The celestial achievements of Copernicus, Galileo, Kepler and Newton, whose works helped initially shed the yoke of the church’s dogma against scientific observation. Their combined efforts paved the way for understanding celestial mechanics, gravitation, and would lead mankind on his boldest endeavor: the exploration of extraterrestrial worlds, not to mention lay the foundation for later discoveries that would unlock the age of the universe.

In addition to his work on mechanics and gravitation, Newton’s laws of optics, along with the work of Snell and Fresnel, and Galileo’s pioneering of lenses contributed later to Jenner’s discovery of the germ theory of disease, and Fallopius’ discovery of sperm and egg reproduction, thus catapulting medical science into a modern age.

Medicine was also helped along by Bernoulli, whose equation of fluid dynamics not only contributed, along with the work of Mach, to helping man soar above the clouds, and reduce the time of world travel from months to hours, but enabled the dynamic study of the circulatory system.

Also, the works of Clausius and Kelvin in thermodynamics taught us why everything decays and must die, disproving the biblical claim of immortality.

Much of our modern world relies upon the development of Faraday and Henry, whose discoveries of induced voltage are the basis for all electricity generation and distribution, and Einstein’s mass-energy relationship gave birth to an entirely new form of power.

Last but not least, without the work of Bardeen, Shockley, and Brittain, computers would not be as fast, as powerful, and economical as they are today. Maxwell’s compilation of the laws of electromagnetism, and Marconi and Tesla’s work in wireless technology, made communication via EM waves possible. Without all this, our little blog chats here would be impossible.

Sorry to belabor the point. Not to belittle Darwin’s contribution, especially on his birthday, but we must remember that our civilization is a testament to many great men and women who contributed, and if we celebrate the science and reason that got us where we are today, it must be done with all of these great individuals in mind.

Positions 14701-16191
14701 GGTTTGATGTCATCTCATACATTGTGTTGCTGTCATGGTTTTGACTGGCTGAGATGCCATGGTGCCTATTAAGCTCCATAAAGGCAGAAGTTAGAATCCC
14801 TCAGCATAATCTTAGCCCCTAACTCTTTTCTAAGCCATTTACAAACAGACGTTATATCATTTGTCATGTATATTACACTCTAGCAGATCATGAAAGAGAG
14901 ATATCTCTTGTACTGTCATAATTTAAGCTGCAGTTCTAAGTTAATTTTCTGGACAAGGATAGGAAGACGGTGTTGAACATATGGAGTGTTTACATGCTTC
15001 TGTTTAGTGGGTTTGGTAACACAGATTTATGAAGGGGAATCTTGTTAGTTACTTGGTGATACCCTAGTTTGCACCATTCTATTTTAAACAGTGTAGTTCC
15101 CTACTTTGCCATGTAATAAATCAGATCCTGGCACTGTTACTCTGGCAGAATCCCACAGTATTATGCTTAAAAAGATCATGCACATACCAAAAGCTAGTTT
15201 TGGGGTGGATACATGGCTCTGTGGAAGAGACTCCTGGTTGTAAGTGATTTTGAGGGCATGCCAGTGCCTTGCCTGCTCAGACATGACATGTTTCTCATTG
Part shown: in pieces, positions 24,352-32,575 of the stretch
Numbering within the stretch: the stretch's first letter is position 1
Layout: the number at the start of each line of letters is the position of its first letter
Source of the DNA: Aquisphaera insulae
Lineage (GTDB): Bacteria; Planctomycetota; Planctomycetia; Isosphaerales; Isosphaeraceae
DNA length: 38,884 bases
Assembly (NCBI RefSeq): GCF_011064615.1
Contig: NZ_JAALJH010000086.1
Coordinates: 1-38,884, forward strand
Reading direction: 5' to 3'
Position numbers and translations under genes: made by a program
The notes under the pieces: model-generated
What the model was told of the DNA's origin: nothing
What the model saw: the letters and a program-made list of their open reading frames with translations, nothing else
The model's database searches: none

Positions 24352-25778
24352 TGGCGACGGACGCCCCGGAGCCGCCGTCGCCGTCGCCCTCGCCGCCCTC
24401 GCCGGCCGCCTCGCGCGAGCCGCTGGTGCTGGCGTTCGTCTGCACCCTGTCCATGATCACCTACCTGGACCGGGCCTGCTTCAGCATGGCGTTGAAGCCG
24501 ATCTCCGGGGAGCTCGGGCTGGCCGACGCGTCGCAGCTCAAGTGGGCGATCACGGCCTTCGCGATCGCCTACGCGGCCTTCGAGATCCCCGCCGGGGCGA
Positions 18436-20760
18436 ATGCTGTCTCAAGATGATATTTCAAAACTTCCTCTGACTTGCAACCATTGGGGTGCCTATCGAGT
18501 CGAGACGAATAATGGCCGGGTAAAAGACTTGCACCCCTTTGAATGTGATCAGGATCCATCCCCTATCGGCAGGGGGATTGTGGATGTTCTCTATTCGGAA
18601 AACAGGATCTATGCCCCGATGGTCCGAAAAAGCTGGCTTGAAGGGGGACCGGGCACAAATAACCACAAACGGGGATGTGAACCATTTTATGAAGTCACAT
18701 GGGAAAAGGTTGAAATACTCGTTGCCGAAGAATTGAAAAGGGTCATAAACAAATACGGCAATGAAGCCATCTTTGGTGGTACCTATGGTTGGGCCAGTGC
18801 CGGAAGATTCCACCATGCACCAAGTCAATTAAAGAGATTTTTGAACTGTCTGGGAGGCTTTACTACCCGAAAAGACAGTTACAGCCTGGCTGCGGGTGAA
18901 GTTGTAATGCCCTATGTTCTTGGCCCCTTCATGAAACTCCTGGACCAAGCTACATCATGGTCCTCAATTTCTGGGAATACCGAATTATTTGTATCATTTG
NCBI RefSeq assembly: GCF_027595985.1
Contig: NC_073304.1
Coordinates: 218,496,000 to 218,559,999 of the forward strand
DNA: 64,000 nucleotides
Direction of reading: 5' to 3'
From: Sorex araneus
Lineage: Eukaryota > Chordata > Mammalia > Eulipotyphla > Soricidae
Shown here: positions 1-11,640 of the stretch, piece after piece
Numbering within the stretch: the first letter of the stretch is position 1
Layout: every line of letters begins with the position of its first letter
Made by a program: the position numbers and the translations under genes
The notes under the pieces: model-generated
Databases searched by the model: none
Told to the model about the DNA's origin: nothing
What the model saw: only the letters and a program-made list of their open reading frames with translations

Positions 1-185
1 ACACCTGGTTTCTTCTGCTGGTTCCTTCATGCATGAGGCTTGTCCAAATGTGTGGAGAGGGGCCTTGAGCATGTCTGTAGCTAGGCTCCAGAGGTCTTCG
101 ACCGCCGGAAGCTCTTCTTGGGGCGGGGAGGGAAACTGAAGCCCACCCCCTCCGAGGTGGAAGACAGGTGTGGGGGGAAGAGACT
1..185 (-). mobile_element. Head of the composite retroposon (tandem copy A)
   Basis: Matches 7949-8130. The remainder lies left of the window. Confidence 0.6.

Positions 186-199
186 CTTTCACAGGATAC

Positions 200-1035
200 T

Quote
  Reply

@Sagredo – Your point is well taken as well, but I think that Akacra was pointing out that as this day celebrates Darwin and his ideas, it is important to remember that other people were involved as well.

I think the physical sciences should be honoured on another day, perhaps the pi day you mentioned.

  
Quote
  Reply

I do understand Akacra’s point, and yes, other people contributed to Darwin and his development of evolutionary theory, but I was primarily responding to your original post of Darwin day being a day to celebrate science and reason. If it is simply that, then we should celebrate ALL science and ALL reason, and not discriminate between the disciplines. After all, the heliocentric theory went against the church’s teachings, and was immensely revolutionary. So did the 2nd law of thermodynamics, and Hubble’s Law. If you want to segregate the sciences, fine, but don’t say Darwin day is a general day to celebrate science and reason, if you only mean, to celebrate one part of it.

But, I digress. If it is a day to celebrate the achievements of a man who challenged the world to rethink itself, I salute him, and all those before him who contributed to his work, and all those after him who refined it, and all the practical benefits that have come from it. Cheers, Mr. Darwin!

  
Quote
  Reply

Sachiko, et al: You may like this blog: http://www.mikero.com/blog/2009/02/20/more-darwin The artist there has made Darwin posters akin to those of Barack Obama. They’re really cool!